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News |  12 Feb 2015 16:06 |  By RnMTeam

Sanjoy Chowdhury: Background scorers need to put their foot down

MUMBAI: Apart from being the son of renowned composer Salil Chowdhury, Sanjoy Chowdhury, juggles between the role of music composer and background scorer for recently released films like 'Baby', 'Dolly Ki Doli' and the upcoming Ranbir Kapoor and Jacqueline Fernandez starrer 'Roy'. He stepped into tinsel town in 1999 when he collaborated with John Matthew for the Aamir Khan and Sonali Bendre starrer 'Sarfarosh'. Background scoring in India is not given as much importance, but plays a vital role in either the making or breaking of a film. However, unlike his other contemporaries, he labels himself fortunate enough as he was a part of the big league, which empahsised on background scoring.

"Generally, when a newbie kicks off his career in Bollywood as a background scorer, he is just given a couple of weeks to finish the job, but I was fortunate enough as I did not get subjected to that treatment. I debuted in Bollywood, with the film 'Sarfarosh' with John Matthew and Aamir Khan, both of them were well versed with the importance of background scoring, thus they never laid down their terms and conditions. Also people in the industry knew my father so it was easier for me," Chowdhury said to's Dhairya Ingle.

According to him it is essential to read the screenplay thoroughly, even before scoring the background. "Reading a screenplay will help the background scorer to choose the correct instrument which will match the situation. Also, for being a good background scorer you need to feel the situation. If someone is being beaten up in a film, the scorer needs to step into the shoes of the protagonist and choose music accordingly," he explained.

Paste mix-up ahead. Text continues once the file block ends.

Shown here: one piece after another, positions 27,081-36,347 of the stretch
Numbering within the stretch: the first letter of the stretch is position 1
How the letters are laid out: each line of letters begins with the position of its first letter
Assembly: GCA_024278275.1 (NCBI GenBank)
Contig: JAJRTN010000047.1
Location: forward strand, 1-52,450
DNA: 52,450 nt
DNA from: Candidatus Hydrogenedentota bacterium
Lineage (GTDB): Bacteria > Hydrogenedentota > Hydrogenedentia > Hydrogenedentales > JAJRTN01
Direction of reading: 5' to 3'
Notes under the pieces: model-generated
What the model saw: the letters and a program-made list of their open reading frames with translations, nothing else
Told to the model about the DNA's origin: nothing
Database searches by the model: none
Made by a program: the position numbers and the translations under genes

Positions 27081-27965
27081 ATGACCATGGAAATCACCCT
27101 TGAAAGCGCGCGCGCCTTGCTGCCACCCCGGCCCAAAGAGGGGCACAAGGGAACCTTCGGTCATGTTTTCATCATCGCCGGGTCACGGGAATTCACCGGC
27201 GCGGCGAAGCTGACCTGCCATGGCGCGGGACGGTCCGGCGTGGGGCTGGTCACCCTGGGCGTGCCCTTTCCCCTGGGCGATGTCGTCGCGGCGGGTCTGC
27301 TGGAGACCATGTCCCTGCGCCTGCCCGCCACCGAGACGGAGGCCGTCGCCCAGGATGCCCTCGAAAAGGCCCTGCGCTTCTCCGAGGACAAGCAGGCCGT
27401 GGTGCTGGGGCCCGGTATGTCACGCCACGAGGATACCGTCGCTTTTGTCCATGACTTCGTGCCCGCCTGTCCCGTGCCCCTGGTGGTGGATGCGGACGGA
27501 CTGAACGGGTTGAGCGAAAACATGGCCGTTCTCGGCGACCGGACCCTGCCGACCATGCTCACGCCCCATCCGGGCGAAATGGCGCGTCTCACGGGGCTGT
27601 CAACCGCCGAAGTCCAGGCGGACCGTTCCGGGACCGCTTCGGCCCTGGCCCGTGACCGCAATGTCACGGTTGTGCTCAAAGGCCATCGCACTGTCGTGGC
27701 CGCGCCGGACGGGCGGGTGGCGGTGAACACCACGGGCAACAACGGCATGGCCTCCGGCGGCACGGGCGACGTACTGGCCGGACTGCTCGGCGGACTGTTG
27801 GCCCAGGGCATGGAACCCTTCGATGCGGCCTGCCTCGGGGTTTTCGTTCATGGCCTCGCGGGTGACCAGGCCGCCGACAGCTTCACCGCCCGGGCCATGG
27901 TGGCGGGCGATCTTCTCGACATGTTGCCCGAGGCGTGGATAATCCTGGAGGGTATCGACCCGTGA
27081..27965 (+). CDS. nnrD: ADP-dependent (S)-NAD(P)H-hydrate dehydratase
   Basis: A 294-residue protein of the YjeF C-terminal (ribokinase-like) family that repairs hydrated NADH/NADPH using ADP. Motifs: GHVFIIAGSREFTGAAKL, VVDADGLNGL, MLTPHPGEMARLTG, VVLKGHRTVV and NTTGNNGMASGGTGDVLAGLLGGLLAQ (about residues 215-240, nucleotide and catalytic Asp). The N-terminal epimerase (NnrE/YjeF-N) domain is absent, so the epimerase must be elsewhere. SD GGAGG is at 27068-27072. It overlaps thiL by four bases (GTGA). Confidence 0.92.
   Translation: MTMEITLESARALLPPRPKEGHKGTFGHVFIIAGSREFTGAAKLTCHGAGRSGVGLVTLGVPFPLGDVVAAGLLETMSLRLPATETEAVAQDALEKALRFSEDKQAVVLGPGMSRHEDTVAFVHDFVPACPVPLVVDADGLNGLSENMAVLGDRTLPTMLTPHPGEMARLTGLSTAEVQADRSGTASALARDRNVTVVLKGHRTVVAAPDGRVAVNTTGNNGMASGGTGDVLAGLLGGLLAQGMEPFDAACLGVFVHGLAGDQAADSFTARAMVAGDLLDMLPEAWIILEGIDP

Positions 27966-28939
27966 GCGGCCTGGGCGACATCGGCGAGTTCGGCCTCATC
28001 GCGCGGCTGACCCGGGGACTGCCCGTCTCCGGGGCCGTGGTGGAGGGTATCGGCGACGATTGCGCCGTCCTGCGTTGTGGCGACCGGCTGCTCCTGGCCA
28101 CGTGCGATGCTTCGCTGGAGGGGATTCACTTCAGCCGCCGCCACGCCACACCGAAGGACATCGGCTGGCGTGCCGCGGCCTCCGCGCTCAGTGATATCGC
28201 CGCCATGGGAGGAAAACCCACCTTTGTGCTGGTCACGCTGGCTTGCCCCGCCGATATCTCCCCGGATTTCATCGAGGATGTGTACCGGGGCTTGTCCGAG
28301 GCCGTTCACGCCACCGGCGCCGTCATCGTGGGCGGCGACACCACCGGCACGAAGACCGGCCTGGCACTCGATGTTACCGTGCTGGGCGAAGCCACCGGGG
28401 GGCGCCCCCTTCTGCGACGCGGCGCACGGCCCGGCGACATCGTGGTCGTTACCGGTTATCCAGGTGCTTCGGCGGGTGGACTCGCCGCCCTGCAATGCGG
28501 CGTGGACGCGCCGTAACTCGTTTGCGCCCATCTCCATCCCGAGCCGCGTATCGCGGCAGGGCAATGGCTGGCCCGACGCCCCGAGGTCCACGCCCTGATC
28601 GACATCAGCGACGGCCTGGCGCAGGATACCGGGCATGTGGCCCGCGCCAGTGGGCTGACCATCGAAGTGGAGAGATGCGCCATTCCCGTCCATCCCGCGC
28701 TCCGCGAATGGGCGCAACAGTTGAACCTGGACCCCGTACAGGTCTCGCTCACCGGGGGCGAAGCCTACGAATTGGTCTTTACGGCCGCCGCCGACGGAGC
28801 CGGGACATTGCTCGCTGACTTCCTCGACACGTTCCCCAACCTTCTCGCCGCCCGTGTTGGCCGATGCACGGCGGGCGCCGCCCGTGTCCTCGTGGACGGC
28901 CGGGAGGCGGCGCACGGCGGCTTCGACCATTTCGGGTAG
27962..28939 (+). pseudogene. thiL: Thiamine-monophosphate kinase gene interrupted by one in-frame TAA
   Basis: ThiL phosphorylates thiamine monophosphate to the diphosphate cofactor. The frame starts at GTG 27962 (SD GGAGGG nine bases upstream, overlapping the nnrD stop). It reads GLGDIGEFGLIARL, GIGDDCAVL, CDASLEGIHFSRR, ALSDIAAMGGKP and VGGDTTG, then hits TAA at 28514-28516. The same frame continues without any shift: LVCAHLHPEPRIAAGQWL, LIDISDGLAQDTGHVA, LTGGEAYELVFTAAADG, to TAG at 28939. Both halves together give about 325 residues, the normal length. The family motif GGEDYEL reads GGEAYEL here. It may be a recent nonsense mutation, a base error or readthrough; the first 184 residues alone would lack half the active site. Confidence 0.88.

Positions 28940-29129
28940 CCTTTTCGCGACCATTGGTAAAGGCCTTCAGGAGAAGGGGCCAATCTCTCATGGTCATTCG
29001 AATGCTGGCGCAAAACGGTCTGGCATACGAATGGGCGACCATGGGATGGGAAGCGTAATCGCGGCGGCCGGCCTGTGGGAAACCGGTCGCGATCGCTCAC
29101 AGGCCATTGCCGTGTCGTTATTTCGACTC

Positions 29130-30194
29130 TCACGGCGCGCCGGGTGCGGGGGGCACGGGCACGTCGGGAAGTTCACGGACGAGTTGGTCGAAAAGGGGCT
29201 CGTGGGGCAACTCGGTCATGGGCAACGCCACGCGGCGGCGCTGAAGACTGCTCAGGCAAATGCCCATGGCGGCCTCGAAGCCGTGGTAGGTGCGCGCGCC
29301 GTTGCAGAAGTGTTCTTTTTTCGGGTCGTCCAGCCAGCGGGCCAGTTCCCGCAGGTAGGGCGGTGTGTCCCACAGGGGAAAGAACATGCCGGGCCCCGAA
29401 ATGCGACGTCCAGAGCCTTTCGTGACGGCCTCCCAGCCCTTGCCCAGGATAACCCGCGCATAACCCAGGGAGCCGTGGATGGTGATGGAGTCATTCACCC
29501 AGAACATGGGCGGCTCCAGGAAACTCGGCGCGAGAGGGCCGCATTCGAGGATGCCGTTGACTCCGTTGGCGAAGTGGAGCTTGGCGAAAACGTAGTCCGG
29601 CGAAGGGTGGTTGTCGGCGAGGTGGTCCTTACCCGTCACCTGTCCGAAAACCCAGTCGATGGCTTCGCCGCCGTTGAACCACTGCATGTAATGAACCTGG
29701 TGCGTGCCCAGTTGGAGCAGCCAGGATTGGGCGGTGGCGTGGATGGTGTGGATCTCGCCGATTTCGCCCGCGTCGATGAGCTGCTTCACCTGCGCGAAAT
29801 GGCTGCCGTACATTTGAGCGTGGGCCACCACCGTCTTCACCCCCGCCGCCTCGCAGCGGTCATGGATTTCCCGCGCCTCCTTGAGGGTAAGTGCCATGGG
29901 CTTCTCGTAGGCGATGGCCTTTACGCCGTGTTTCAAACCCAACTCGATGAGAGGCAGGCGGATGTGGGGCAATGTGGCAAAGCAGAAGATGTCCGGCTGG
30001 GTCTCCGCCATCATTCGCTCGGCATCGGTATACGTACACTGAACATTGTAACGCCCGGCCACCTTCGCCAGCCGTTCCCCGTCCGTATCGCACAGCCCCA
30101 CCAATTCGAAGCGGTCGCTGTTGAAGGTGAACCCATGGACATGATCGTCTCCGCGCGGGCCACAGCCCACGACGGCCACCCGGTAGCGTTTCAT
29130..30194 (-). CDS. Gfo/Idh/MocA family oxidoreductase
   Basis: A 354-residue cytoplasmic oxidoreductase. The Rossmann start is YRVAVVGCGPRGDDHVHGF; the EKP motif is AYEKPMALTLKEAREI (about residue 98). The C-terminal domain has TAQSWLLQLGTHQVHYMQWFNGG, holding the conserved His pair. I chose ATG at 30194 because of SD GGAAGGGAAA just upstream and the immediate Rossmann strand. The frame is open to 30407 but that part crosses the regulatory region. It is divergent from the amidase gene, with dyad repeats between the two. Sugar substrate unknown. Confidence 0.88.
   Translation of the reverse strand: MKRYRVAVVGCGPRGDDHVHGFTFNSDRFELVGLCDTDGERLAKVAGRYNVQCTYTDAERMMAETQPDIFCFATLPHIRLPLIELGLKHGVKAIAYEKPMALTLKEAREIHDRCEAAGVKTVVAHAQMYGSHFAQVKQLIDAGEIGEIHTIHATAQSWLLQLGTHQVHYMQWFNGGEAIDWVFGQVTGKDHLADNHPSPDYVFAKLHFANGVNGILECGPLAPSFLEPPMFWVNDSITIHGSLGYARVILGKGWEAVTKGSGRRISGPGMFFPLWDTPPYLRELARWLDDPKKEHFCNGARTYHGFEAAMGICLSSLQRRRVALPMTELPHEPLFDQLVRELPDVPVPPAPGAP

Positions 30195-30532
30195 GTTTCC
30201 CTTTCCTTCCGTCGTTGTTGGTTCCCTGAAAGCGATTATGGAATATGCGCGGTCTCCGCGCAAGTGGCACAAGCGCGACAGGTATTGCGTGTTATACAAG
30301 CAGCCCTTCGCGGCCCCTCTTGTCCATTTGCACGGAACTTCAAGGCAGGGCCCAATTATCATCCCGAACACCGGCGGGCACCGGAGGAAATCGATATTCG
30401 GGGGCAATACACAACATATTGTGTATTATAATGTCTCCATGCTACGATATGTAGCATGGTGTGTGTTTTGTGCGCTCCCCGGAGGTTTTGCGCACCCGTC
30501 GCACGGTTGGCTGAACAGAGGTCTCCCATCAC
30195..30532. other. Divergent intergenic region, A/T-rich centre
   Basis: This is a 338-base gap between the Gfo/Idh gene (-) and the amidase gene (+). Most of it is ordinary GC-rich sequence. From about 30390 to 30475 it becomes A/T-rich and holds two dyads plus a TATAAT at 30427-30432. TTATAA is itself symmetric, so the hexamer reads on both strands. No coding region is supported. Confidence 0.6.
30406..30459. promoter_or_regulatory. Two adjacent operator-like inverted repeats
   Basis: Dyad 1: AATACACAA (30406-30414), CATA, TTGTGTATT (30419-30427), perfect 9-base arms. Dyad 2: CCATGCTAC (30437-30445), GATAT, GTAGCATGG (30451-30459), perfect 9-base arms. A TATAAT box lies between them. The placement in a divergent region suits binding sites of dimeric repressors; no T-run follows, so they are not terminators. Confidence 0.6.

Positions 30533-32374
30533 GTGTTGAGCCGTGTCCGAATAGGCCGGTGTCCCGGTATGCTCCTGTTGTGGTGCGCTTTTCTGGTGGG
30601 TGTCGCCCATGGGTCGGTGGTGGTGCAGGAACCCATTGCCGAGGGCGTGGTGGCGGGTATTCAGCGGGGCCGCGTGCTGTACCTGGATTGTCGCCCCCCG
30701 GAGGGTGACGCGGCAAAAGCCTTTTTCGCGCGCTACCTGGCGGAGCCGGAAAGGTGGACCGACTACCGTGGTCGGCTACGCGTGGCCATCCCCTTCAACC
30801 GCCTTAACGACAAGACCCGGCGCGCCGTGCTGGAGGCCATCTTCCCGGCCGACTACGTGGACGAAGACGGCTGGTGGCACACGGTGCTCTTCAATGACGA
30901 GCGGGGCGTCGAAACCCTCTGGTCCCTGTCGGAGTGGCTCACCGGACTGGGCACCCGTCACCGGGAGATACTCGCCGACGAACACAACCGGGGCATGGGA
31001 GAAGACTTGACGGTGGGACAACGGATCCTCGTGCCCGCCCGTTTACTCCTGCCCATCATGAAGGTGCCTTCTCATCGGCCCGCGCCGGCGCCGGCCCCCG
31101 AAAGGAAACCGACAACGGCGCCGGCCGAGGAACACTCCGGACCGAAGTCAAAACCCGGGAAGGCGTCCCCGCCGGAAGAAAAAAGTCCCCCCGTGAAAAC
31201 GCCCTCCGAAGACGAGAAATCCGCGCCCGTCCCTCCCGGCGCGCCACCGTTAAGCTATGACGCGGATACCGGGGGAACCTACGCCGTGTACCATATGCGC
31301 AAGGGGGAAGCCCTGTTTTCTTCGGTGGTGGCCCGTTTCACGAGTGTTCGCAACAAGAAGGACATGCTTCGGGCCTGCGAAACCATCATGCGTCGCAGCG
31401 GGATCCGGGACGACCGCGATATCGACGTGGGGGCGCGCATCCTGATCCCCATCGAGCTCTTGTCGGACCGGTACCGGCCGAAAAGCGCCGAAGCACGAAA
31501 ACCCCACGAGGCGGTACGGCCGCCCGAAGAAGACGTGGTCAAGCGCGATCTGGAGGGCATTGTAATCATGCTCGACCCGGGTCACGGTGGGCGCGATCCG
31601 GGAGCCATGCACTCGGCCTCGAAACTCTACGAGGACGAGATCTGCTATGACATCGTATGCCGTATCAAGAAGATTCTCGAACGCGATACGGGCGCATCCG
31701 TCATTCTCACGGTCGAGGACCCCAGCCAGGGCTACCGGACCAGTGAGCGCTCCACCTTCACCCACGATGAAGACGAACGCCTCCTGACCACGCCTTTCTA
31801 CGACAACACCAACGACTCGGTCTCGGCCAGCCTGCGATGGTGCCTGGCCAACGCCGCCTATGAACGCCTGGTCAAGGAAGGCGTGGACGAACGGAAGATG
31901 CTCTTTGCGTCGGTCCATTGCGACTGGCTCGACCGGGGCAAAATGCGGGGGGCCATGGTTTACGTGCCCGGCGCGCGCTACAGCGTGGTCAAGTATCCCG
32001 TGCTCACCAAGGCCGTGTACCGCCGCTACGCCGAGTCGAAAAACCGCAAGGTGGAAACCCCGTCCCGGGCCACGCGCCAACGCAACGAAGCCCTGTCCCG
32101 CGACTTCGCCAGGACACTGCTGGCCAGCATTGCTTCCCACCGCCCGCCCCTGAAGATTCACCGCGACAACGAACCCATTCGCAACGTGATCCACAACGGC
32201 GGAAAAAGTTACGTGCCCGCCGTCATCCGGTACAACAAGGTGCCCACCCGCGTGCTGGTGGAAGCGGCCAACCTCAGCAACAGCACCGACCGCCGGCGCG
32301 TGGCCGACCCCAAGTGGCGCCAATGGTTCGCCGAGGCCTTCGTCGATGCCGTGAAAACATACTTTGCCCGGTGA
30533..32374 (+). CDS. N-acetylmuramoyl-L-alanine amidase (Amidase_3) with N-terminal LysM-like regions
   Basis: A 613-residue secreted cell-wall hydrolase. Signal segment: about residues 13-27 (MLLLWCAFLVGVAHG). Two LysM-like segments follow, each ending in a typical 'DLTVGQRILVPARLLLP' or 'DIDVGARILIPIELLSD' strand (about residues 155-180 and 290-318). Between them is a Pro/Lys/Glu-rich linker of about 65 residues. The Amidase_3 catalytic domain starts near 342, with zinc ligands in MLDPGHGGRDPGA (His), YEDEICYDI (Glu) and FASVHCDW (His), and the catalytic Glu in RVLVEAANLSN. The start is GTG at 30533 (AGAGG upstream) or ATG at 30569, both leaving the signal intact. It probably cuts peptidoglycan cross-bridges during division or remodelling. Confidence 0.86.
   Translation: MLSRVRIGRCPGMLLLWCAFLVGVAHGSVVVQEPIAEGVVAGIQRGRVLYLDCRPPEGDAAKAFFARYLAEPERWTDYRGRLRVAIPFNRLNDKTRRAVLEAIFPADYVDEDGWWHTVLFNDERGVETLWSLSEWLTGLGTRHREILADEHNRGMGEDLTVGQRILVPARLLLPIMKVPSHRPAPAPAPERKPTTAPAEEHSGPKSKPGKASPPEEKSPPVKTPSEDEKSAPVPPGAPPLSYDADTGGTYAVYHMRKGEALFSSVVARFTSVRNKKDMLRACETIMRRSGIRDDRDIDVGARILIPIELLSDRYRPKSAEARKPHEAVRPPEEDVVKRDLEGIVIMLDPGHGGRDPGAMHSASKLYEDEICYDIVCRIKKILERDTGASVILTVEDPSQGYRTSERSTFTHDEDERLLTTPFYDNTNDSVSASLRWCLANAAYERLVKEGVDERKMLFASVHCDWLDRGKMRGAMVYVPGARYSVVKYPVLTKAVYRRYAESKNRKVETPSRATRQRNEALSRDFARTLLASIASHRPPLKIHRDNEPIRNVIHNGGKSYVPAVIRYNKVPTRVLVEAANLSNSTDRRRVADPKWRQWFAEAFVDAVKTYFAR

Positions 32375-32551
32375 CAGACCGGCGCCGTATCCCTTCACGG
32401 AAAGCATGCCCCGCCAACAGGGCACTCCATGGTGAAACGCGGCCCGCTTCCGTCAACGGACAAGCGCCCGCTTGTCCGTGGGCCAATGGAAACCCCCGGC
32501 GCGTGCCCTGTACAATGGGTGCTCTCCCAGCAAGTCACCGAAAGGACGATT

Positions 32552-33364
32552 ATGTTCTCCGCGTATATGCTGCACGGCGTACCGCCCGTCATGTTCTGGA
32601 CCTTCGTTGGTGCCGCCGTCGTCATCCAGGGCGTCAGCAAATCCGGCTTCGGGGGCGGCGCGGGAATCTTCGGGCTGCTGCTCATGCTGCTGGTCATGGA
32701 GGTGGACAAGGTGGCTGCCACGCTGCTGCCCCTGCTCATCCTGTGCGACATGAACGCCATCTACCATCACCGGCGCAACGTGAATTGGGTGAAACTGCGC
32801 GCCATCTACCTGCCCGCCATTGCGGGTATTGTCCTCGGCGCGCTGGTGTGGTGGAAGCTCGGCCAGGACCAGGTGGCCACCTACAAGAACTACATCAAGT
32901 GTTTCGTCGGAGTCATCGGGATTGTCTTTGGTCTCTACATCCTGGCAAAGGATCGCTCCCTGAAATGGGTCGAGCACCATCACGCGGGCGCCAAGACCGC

Chowdhury feels that background scorers need to put their foot down against the terms and conditions of producers. "If the scores are good, they will get work, and the ones who can, must put their foot down and need to voice their concerns," he said. The 'A Wednesday!' composer sounds extremely grounded while talking about the influence of his father. "Right from the time you are born, you keep listening to music all day at home. My father would highlight the technical details of all the instruments and made sure that even I knew them. So it was tough being his son, but he has influenced me a lot," Chowdhury explained.

Apart from the regular Bollywood projects, he has rendered the scores for an episode of National Geographic Channel that featured animals, which he says was a learning experience for him. "When you see a gorilla jumping, you need to see the mood of the animal and then score accordingly. This itself is a learning experience as you even get to experiment with different musical instruments," he said signing off.